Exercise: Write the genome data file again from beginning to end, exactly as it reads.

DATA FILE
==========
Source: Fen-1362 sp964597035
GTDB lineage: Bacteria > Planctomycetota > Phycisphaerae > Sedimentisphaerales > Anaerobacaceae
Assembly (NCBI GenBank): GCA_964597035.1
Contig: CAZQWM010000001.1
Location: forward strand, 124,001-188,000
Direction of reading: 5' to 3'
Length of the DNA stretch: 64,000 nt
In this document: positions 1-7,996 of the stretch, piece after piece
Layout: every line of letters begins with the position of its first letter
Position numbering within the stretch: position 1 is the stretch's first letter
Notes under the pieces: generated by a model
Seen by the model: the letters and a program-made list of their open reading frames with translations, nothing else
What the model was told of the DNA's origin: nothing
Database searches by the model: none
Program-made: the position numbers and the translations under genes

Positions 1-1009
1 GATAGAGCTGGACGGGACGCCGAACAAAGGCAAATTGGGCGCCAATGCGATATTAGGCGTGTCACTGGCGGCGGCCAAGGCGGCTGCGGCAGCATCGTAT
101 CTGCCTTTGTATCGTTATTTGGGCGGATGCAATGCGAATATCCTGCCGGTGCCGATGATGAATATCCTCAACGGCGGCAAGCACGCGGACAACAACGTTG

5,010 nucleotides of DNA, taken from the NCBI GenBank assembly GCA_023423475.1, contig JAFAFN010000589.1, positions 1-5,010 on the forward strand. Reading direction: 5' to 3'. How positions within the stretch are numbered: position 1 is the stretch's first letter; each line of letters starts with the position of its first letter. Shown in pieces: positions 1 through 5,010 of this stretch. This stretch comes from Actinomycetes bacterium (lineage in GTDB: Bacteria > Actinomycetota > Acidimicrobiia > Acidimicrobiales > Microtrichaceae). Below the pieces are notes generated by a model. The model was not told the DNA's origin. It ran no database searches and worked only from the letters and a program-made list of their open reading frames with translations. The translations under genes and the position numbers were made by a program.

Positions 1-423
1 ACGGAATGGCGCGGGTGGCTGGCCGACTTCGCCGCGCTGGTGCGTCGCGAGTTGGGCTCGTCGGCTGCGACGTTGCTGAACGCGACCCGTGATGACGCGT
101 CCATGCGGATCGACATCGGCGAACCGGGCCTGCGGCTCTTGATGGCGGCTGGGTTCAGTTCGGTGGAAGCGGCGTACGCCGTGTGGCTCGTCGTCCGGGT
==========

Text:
Source: Fen-1362 sp964597035
GTDB lineage: Bacteria > Planctomycetota > Phycisphaerae > Sedimentisphaerales > Anaerobacaceae
Assembly (NCBI GenBank): GCA_964597035.1
Contig: CAZQWM010000001.1
Location: forward strand, 124,001-188,000
Direction of reading: 5' to 3'
Length of the DNA stretch: 64,000 nt
In this document: positions 1-7,996 of the stretch, piece after piece
Layout: every line of letters begins with the position of its first letter
Position numbering within the stretch: position 1 is the stretch's first letter
Notes under the pieces: generated by a model
Seen by the model: the letters and a program-made list of their open reading frames with translations, nothing else
What the model was told of the DNA's origin: nothing
Database searches by the model: none
Program-made: the position numbers and the translations under genes

Positions 1-1009
1 GATAGAGCTGGACGGGACGCCGAACAAAGGCAAATTGGGCGCCAATGCGATATTAGGCGTGTCACTGGCGGCGGCCAAGGCGGCTGCGGCAGCATCGTAT
101 CTGCCTTTGTATCGTTATTTGGGCGGATGCAATGCGAATATCCTGCCGGTGCCGATGATGAATATCCTCAACGGCGGCAAGCACGCGGACAACAACGTTG

5,010 nucleotides of DNA, taken from the NCBI GenBank assembly GCA_023423475.1, contig JAFAFN010000589.1, positions 1-5,010 on the forward strand. Reading direction: 5' to 3'. How positions within the stretch are numbered: position 1 is the stretch's first letter; each line of letters starts with the position of its first letter. Shown in pieces: positions 1 through 5,010 of this stretch. This stretch comes from Actinomycetes bacterium (lineage in GTDB: Bacteria > Actinomycetota > Acidimicrobiia > Acidimicrobiales > Microtrichaceae). Below the pieces are notes generated by a model. The model was not told the DNA's origin. It ran no database searches and worked only from the letters and a program-made list of their open reading frames with translations. The translations under genes and the position numbers were made by a program.

Positions 1-423
1 ACGGAATGGCGCGGGTGGCTGGCCGACTTCGCCGCGCTGGTGCGTCGCGAGTTGGGCTCGTCGGCTGCGACGTTGCTGAACGCGACCCGTGATGACGCGT
101 CCATGCGGATCGACATCGGCGAACCGGGCCTGCGGCTCTTGATGGCGGCTGGGTTCAGTTCGGTGGAAGCGGCGTACGCCGTGTGGCTCGTCGTCCGGGT